meegan2.jpg "Then Where Is Your God?"

"Don’t worry, all will be well. It’s ok. This god is here. That god is in you. That God is what you’re going to do about this suffering. God is in this people. The more you live in Africa, the more you realize the power of faith in these countries. That’s the wonderful thing. You don’t leave Africa overwhelmed with despair, in tears. You leave Africa inspired, because you realize that this continent is so powerful. It’s so strong, has so much love, so much energy…"

Dr Michael Meegan, international director of ICROSS, in an interview with BBC Hardtalk’s Stephen Sackur sometime earlier in 2005.

I came home from a play at the theater last night and still had some energy left to be wasted in front of tv when I came across this interesting interview on BBC World with Michael who is said to be in Kenya since 27 years now. Despite of the interesting and commendable work he does in assisting the people living or even dying with HIV+, his words and content smile speak for themselves: the man has found his place.
In addition, I think his criticism towards international aid & dev. organisations and their ever changing policies is absolutely justified.

"I have always believed it is our actions, not our thoughts that matter. Tears have never fed a child, pity has never healed a wound. Unless words become deeds, unless dreams are lived, they are mere deceptions".
(Dr. Michael Meegan)

Interesting to note, btw, that people in Germany will be spending around 100 million EUROs on fireworks on the last day of this year (on a single day!). According to ICROSS’ donation information, that’s a lot of food, vaccinations or mosquito nets. Hmmm….

p.s.: ati, isn’t that mzee Thesiger? :-)

Author: jke

Hi, I am an engineer who freelances in water & sanitation-related IT projects at You'll also find me on Twitter @jke and Instagram.

6 thoughts on “inspiratio”

  1. Hey Kikuyumoja. Thanks so much for your entry! Very interesting.
    I listened to the interview and I found His first part of the answer to the “Where is your God” question quite good.

    He said. “Thats why I was there, I was there to be HIS hands, I was there to cherish, I was there to serve.” The BBC guy pushed him a bit and I guess he was afraid to sound to “christian” but while I don’t necessarily agree to his second part of the answer, I am a believer in the first part – namely that God is there, seen through people. Not that people ARE God – by no means (the 2nd part sounds a bit like that I admit) – rather that when people make themselves available to serve, to help, to reach out – and as a service to God for the people, God is there through them. I think we can safely say that that’s the reason why most (not all!!) aid and help organisation actually have or had a christian background.

    I liked His long-term-assessment of the problems in Africa, but at the same time – and that might have been something to ask him about as well – I felt he was too much focused on aiding the body, life situations and circumstances . I personally would always also, as a second step, start to look at the spiritual well-being of people. I believe that’s the key to real happiness and peace, not so much political systems and medical systems – and results are much faster and more longlasting.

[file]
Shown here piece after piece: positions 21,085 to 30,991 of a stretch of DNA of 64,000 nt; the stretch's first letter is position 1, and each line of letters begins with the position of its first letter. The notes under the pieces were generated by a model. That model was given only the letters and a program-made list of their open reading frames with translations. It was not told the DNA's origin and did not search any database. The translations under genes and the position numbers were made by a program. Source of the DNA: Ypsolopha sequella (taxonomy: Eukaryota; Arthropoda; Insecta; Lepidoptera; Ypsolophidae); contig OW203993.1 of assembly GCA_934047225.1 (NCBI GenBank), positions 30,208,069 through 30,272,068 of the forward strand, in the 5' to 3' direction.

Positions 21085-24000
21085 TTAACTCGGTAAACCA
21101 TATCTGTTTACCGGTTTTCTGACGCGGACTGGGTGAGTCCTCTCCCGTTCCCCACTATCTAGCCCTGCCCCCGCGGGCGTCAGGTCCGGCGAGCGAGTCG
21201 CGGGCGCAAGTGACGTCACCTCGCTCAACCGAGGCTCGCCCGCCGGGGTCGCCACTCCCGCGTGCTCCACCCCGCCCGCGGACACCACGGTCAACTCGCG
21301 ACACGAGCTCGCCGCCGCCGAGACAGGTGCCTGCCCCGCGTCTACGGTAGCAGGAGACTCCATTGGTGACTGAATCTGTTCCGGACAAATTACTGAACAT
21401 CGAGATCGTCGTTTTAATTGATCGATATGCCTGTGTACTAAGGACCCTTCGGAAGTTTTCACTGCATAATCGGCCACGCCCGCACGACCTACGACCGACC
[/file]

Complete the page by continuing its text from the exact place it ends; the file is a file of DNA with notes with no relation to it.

Thanks again J.
    Have a good 2006! Blessings.

  2. I believe in that saying that “tears has never fed a child and pity has never healed a wound” . Most of the organizations have talked but most do not walk the walk. Indeed, African is strong , capable and will make it and I wish Africans believed in ourselves as much. 58 that was an interesting insight but may I point out that there are other non-christians organizations that are doing great job in Africa. I think African have always been people of faith ever since the beginning of time. Before introduction to christianity, Africans had their traditional beliefs and still do and that happiness and inner peace is not at all lacking in an African environment. As an African, I have a problem with Christian Organization who tend to forget this factor of our people’s belief.
    Back to Africa and its problem. I think if Africans believed they can and stop relying on Aid , then we can. Necessity is the mother of all inventions. Although this is easier said than done per se, if we Africans are so ingrained in getting handouts from outsiders,then we will not strive to look for local ways to help ourselves and forget the international organizations and their so called aid ,after all, they are more interested in their tax deductible aspect of it I can imagine .(.okay that is unfounded accusation) but how long again have most of these organization been in Africa now? and why is it still a mystery on how to make sure help is reaching the grassroot level?. Yet I read articles and a plethora of books on this subject of helping Africa . JKE I don’t think the Germans or Americans were thinking much about Africa and the much money used on fireworks. I wonder how much the NewYork display costs? Even New Orleans had one while its residents are still homeless after Katrina .mmmmhhh.

  3. A quick note: Why was that interview being conducted in the bushes:-)) We have offices and other non-savannah backgrounds you know :-)))

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